Office snacks may contribute to widespread health problems

A new study shows that office workers snack much too often.

Scientists at the Centers for Disease Control and Prevention have found that office snacks may be responsible for many unhealthy lifestyles.

Workplaces across America tend to provide their employees with snacks that are high in both salt and refined grains. That includes treats like pastries during a morning meeting or doughnuts in the break room.

Though a snack every now and then is not a problem, the new study reveals that many people eat more than just a few.

For the research, the team analyzed over 5,000 employees across the United States to see how many food or beverage items get purchased from vending machines and work cafeterias. They looked at how much free food they eat in common areas as well.

Data revealed that nearly a quarter of the participants ate 1,300 calories a week. Almost 70 percent of those came from free food in common areas, during meetings, or at work-related social events.

“Unfortunately, the diets of Americans in general is not really consistent with the recommendations from the US Dietary Guidelines for Americans, said Angela Amico, a policy associate at the Center for Science in the Public Interest who was not involved with the study, according to CNN.”We’re eating more meat than recommended, more refined grains. Americans are not consuming enough fruits, vegetables, and dairy and it can be challenging to meet those guidelines when you have a food environment that doesn’t support it.”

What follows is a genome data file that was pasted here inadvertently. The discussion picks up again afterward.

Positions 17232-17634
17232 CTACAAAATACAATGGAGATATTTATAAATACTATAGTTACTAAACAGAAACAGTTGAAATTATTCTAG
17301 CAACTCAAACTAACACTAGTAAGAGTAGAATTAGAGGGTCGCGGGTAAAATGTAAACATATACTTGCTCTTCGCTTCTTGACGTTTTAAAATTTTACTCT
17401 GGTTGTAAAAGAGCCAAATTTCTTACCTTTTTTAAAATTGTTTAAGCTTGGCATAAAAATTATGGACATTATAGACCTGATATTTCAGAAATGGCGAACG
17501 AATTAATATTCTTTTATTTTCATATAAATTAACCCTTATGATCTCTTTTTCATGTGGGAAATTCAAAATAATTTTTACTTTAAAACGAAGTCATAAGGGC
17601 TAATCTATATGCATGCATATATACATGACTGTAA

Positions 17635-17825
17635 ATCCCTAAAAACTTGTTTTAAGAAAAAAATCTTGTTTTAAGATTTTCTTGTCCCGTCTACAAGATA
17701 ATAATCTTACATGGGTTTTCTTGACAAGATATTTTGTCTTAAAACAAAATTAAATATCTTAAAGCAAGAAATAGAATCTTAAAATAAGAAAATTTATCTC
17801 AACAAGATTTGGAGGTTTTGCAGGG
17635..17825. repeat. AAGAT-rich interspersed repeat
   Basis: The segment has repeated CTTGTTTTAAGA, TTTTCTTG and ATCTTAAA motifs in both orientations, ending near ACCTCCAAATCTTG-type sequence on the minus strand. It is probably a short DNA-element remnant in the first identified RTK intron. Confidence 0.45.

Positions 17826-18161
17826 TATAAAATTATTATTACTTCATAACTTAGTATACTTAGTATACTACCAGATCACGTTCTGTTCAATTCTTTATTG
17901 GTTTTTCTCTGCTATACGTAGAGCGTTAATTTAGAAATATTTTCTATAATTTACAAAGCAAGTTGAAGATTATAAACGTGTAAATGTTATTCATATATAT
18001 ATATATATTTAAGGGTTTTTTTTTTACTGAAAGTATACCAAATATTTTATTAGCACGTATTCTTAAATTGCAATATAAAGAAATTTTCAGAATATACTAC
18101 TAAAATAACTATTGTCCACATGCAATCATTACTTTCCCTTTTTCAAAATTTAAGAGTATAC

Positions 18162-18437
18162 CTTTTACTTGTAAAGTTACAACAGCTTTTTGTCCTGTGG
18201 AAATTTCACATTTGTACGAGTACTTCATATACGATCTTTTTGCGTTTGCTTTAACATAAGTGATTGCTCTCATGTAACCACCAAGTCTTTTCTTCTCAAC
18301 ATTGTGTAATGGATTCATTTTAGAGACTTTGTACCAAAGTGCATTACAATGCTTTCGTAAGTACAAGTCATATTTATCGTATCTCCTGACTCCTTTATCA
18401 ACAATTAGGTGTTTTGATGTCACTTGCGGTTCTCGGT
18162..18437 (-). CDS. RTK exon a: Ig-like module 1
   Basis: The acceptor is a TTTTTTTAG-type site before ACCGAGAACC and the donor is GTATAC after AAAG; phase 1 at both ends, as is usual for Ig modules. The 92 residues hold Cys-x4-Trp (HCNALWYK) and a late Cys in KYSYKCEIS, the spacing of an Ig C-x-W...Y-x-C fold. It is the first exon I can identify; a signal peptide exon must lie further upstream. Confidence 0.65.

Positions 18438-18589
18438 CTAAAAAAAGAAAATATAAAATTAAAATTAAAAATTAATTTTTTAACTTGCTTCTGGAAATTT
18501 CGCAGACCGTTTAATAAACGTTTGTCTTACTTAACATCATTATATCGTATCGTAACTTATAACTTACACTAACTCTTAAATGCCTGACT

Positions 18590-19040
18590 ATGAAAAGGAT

Though the food items are not a huge source of calories, they do contribute much more than what is healthy. None of the snacks are quality food, and that is a big problem from a dietary standpoint.

The team has no solution to this newly discovered issue, but they believe it could be beneficial for employers to promote work site wellness programs that encourage better eating. It may also be beneficial to alter the federal recommendations for both vending machines and cafeterias.

“Since we found that a lot of the foods obtained by employees were free, employers may also want to consider healthy meeting policies to encourage healthy food options at meetings and social events,” said lead author Stephen Onufrak, a researcher at the Centers for Disease Control and Prevention, according to Tech Times.

This research was presented at the American Society for Nutrition.

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